Mara excels at this, letting herself go to a very difficult place, putting so much of herself out there and being constantly under the camera’s eye for every microexpression she can give. She gives a phenomenal performance, grief and acceptance mixing into something cathartic and understanding. There’s also a five-minute sequence that I kind of can’t believe someone agreed to and that there’s no way to explain how it’s as brilliant as it is.

But you can’t speak performance in this film without talking about its most perpetual presence and scene partner…Casey Affleck underneath a sheet. That sheet removes C from humanity, really sells that outsider feeling. Just as Affleck removes basically every actor trick possible. No eyes, no dialogue, and most of his movements hidden. It’s all about the spacing and the timing and his large motions and his gait. Yet he manages to convey so much. It’s a performance that competes with Manchester by the Sea for career best.

But all of this is at the control of Lowery. A Ghost Story is an excessively small film, but that’s how it gets it power. It pulls in so so close to its subjects, Lowery lets his camera linger just past the point of comfort to make his audience squirm as they recognize what’s going on. It’s bold and ambitious filmmaking, seeing exactly what you can extract from every bit of setting, from the shadows of the night and from the faces of recognition.

It’s a beautiful, haunting, incredible story. It’s hard to praise it enough. Yet up until now, I’ve been discussing the film’s grief-stricken first half, the easiest to pull from what’s already out there. The film becomes so much more. I’m gonna ask you that if you are at all interested in this film, stop here, check my grade, and go see it. If you want to know more, click on to page 2.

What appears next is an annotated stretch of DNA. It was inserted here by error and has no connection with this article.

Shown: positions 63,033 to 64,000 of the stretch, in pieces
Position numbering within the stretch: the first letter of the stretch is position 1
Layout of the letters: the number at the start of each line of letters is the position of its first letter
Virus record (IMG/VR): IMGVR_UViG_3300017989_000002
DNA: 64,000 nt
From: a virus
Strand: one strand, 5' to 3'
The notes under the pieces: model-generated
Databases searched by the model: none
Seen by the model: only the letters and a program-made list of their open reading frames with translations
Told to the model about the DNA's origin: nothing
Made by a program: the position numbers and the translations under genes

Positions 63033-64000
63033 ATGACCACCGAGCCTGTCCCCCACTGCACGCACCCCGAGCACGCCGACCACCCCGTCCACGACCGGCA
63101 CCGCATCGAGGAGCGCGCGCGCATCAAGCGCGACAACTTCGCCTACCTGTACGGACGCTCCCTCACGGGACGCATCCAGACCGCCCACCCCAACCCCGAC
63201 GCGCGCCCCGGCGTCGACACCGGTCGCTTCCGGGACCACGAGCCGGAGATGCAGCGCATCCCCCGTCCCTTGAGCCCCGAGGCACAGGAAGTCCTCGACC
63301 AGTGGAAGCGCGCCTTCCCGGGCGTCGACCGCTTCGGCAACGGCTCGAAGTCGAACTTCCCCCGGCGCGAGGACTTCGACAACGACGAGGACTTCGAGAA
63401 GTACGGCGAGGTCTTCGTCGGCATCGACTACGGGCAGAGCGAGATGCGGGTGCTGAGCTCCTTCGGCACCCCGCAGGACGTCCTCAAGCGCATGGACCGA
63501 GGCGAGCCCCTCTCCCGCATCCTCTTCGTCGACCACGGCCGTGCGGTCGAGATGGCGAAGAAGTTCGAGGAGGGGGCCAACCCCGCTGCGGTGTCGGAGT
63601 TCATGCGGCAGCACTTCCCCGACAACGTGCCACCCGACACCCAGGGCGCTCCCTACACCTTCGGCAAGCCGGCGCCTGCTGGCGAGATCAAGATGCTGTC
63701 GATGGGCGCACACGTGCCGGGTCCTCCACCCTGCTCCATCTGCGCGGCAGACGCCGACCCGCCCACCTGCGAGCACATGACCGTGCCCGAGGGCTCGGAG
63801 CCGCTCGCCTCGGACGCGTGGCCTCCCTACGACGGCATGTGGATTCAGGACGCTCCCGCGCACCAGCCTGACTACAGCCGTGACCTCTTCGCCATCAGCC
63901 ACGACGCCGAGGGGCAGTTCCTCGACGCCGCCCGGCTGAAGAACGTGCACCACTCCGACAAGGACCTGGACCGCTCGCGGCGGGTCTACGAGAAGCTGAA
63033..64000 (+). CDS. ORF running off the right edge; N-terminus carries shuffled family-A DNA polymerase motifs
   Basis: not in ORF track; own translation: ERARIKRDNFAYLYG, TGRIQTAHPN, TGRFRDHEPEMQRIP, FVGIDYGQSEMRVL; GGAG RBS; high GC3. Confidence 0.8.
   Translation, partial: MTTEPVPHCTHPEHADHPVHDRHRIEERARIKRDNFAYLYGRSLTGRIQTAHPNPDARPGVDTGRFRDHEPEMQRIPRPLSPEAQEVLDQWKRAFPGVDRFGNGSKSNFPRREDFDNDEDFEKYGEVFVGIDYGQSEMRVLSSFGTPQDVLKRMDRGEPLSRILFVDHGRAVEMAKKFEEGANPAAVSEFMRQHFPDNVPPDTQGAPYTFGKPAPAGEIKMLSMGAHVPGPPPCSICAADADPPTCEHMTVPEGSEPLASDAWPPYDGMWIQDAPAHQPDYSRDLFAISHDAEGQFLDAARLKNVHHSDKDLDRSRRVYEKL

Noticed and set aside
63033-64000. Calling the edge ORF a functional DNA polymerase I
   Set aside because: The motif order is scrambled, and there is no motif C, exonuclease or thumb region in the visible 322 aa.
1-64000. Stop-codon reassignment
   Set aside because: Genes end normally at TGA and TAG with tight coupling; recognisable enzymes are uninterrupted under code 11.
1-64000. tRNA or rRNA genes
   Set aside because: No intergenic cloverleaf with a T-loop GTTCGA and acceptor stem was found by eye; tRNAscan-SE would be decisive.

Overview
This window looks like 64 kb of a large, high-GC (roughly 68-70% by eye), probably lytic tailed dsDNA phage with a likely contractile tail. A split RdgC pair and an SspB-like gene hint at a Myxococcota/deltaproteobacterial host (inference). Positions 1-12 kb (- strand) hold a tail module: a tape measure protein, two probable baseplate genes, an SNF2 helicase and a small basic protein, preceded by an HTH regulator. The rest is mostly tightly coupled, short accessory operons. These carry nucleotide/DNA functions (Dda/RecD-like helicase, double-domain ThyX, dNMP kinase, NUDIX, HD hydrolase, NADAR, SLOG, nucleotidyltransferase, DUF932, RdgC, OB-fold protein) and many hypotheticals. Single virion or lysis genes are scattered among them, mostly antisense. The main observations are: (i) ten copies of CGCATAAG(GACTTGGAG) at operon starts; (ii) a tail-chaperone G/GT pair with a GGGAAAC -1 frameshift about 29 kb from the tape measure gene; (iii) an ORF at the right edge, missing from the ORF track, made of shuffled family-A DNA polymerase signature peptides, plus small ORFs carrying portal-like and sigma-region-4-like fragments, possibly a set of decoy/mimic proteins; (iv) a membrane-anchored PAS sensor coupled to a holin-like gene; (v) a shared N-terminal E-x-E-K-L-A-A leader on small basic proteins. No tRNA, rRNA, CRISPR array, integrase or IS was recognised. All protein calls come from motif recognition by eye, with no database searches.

Grade: A+

The deeply human wonder of Pete’s Dragon

I want to be real upfront with you, blindly loyal reader who hasn’t figured out I’m a fraud yet. This will not be the Pete’s Dragon review for those of you seeking an honest, clear-minded assessment of the latest in Disney’s mission to turn every older property they have into a new property, a mission of which I’m shockingly accepting.

The vast majority of Pete’s Dragon was spent with me either wide-eyed and in awe or on the verge of tears. This doesn’t necessarily mean that this is the next great work of cinematic art and that I can’t see someone finding this thing slow or boring or whatever silly thing. It also means that I’m just gonna go ahead and tell you upfront that this movie gets an A and that it’s a beautiful, lyrical poem of a film that’s just so wonderfully in awe of its world. I recommend it for anyone with a heart.

Now that we have that out of the way, I want to try to piece through exactly what it is that I love about Pete’s Dragon and perhaps what hit me so hard about it.

Continue reading The deeply human wonder of Pete’s Dragon